One cannot suffer a loss of confidence in something one denies the existence of. That would be like saying, "I emphatically deny there is an Easter Bunny and therefore, I have lost confidence that he will come to my house on Easter this year. "

Now if you wish to confront me with my comprehension regarding what the author is asserting, that would be reasonable, because that would be addressing my statement. If you feel I have misconstrued his point, and wish to then tell me why, I am all ears.

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Paul Binotto
on September 19, 2017 at 14:26:17 pm

The censor, the one censored, and those to whom the censored person complains all know.

My comment is generic. The temptation to censor as a means of "prevailing" in an argument is often overwhelming.

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Miss Creant
on September 19, 2017 at 14:41:54 pm

lOW, our natural rights are those we have, less those we give up in order to co-exist in a civilized society. While few are as eloquent as Justice Wilson--the language above is way too flowery, but he normally expresses himself well--COTUS and its state counterparts outlines what we gave up. This is consistent with what Adams and Madison had in mind, and saves us from having to invent an amorphous definition of "natural law" that we aren't going to agree on.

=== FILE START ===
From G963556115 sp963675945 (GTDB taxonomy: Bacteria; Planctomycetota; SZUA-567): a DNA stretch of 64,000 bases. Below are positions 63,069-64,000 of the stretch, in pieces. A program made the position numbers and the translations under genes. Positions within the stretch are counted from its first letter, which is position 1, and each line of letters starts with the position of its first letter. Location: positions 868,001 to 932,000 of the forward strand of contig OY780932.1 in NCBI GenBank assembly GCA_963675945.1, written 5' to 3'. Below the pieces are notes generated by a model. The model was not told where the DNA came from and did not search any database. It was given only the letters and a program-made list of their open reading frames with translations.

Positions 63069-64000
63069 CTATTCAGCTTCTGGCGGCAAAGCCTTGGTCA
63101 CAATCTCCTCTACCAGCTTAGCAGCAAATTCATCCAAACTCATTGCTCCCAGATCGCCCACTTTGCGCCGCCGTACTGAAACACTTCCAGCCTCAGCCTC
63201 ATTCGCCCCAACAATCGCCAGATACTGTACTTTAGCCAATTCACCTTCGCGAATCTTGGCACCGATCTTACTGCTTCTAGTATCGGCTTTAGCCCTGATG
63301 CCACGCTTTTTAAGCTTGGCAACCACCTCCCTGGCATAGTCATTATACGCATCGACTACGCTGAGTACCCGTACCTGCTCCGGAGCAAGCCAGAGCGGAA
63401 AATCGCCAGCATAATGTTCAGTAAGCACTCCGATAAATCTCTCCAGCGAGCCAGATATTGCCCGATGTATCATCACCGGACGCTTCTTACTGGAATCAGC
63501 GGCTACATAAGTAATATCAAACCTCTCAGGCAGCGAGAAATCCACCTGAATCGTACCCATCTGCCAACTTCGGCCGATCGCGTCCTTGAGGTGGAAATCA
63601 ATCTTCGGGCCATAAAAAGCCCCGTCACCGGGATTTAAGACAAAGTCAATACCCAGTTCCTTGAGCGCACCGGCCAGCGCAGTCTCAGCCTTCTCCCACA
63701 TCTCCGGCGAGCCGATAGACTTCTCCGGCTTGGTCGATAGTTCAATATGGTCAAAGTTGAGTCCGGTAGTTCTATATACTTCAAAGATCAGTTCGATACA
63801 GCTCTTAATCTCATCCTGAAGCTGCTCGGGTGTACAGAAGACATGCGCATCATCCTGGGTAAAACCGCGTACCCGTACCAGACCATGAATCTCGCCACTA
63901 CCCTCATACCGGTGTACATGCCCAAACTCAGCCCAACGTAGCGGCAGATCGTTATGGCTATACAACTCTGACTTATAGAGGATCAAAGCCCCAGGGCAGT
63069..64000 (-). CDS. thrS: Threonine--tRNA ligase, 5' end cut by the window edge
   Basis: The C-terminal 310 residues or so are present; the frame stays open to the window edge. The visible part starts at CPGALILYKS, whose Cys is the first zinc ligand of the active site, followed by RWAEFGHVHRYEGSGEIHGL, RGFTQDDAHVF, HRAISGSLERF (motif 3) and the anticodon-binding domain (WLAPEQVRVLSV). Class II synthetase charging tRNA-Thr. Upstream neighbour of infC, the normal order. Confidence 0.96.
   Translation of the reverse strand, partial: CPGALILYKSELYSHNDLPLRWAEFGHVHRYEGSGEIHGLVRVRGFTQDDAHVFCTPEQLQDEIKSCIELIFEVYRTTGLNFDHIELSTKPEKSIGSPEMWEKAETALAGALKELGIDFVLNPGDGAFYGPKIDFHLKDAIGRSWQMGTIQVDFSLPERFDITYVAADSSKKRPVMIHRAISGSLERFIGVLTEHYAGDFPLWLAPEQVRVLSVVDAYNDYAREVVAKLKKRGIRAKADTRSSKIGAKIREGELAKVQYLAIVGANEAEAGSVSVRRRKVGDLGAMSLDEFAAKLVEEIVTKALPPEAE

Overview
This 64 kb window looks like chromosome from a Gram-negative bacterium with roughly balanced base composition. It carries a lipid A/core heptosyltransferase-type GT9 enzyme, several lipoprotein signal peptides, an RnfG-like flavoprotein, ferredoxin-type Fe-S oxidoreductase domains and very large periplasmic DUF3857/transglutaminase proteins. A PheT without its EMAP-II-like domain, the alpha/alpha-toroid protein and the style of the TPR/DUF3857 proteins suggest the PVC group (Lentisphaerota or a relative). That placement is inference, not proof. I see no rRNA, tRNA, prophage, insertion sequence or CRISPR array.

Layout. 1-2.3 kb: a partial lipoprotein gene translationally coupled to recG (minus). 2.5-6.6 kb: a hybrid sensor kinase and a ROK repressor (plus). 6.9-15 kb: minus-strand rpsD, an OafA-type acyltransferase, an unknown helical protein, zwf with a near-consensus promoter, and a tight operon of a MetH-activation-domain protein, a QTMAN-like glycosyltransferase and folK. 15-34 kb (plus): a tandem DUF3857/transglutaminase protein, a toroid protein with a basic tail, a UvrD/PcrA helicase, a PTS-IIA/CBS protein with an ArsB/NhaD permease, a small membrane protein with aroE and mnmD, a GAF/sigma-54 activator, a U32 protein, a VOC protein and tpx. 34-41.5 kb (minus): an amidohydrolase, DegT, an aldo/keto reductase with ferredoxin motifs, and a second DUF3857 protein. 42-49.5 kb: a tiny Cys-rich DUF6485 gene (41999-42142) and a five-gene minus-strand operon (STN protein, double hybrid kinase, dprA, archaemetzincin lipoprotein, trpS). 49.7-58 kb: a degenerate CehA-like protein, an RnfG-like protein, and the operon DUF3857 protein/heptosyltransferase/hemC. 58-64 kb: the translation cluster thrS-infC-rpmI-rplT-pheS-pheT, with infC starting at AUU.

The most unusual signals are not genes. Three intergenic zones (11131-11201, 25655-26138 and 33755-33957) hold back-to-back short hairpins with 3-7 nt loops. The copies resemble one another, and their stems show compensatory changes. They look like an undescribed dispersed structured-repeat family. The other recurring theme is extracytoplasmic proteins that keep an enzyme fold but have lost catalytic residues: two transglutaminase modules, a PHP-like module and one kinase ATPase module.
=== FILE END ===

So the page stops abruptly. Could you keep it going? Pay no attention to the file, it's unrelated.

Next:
His comparison of the US and unwritten British constitutions (in Vol. 2) are well worth the read--almost as valuable as the Federalist. He served on the Committee on Detail, which means that he quite literally wrote COTUS. You can read drafts in his own handwriting.

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Miss Creant